1 Corinthians 15; 42-50: So will it be with the resurrection of the dead. The body that is sown is perishable, it is raised imperishable; it is sown in dishonor, it is raised in glory; it is sown in weakness, it is raised in power; it is sown a natural body, it is raised a spiritual body.   If there is a natural body, there is also a spiritual body.  So it is written: "The first man Adam became a living being"; the last Adam, a life-giving spirit. The spiritual did not come first, but the natural, and after that the spiritual. The first man was of the dust of the earth, the second man from heaven. As was the earthly man, so are those who are of the earth; and as is the man from heaven, so also are those who are of heaven. And just as we have borne the likeness of the earthly man, so shall we bear the likeness of the man from heaven. I declare to you, brothers, that flesh and blood cannot inherit the kingdom of God, nor does the perishable inherit the imperishable.

       Adam is seen here as a natural biological perishable human made from the dust of the ground. As such he was subject to biological death when he sinned. All humans have the same perishable body as did Adam and reap the wages of sin which is biological death as did Adam.   Jesus was born a physical/biological human but never sinned.  Therefore, Jesus did not become subject to biological death. However, Jesus took our sins upon Himself thus making Himself subject to biological death which He suffered on the cross. Because Jesus never personally sinned, death couldn’t hold Jesus and He was resurrected with a transformed spiritual body.

       Acts 2:24: But God raised him from the dead, freeing him from the agony of death, because it was impossible for death to keep its hold on him.   


       Spirit is often seen in Scripture as conscious cognitive function. This is true of both God and man. Paul wrote this to the Corinthians:

       1 Corinthians 2:11: For who among men knows the thoughts of a man except the man's spirit within him? In the same way no one knows the thoughts of God except the Spirit of God.

      It is within spirit that thoughts are generated that lead to behavior. Scripture shows that when the spirit in man chooses behaviors pleasing to God, the result is a positive spiritual relationship with God. Paul often uses the term “spiritual” to define such choice of behaviors.  Scripture also shows that when we behave in ways that are not pleasing to God we make sinful choices and sin results in death which in Scripture is seen over and over again as cessation of physical/biological life.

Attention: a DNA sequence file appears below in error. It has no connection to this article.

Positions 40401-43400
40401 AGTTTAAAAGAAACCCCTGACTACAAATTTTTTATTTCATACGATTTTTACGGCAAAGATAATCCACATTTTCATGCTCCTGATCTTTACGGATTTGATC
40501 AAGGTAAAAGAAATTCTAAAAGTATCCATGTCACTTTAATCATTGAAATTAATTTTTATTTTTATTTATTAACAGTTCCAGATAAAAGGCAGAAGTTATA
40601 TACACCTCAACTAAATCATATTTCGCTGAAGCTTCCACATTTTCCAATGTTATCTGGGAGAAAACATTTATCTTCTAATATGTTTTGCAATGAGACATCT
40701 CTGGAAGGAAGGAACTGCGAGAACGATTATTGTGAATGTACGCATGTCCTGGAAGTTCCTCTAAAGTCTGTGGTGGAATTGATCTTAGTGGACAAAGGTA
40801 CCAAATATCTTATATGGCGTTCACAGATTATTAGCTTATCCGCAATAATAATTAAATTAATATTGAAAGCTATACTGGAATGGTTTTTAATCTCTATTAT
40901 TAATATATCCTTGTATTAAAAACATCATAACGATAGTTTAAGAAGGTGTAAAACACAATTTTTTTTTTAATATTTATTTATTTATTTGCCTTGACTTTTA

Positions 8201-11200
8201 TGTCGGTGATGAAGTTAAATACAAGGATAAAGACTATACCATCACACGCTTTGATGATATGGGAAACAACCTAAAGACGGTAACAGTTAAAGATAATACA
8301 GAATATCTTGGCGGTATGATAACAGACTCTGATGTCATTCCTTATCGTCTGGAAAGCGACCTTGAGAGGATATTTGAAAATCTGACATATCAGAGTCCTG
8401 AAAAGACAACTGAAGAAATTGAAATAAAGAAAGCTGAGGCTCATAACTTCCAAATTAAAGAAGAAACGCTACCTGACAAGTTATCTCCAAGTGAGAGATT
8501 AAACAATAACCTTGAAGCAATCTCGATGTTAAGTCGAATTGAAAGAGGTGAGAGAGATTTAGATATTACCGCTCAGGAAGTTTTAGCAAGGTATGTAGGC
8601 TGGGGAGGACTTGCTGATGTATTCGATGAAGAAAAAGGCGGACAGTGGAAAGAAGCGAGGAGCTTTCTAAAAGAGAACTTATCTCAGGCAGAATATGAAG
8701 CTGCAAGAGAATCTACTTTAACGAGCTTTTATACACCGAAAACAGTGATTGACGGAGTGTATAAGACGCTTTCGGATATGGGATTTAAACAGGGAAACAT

It is instructive that the author of Ecclesiastes, in writing about death, writes that “the dust returns to the ground it came from, and the spirit returns to God who gave it” (Ecclesiastes 12:7).     

      While we can’t be sure how the writer is using the word “spirit” here, the implication is that while the body is made from the dust of the ground and returns to the dust it is made from, the spirit returns to God who gave it. In Genesis 2:7 it is written that “the LORD God formed the man from the dust of the ground and breathed into his nostrils the breath of life, and the man became a living being.” The Hebrew word rendered “spirit” in Ecclesiastes 12:7 is ruach and means wind, breath or spirit.  This same word is rendered “breath” in Genesis 2:7.  The spirit doesn’t appear to be part of the physical/biological composition of the body that is made from the dust and that returns to the dust.  This makes the concept of spiritual death even more problematic.    

       While it may be appropriate to say sin creates a spiritual separation between God and man, it may be best to classify such separation simply as spiritual separation and not spiritual death.  The terms spirit and spiritual are not seen in Scripture to be connected with death. Instead these terms are frequently connected to life.  As already discussed, Paul wrote that “through Christ Jesus the law of the Spirit of life set me free from the law of sin and death.”  Paul also wrote that “if Christ is in you, your body is dead because of sin, yet your spirit is alive because of righteousness.”

       The term spirit in Scripture is associated with life, not with death.  In this respect to speak of spiritual death is to create a virtually contradiction.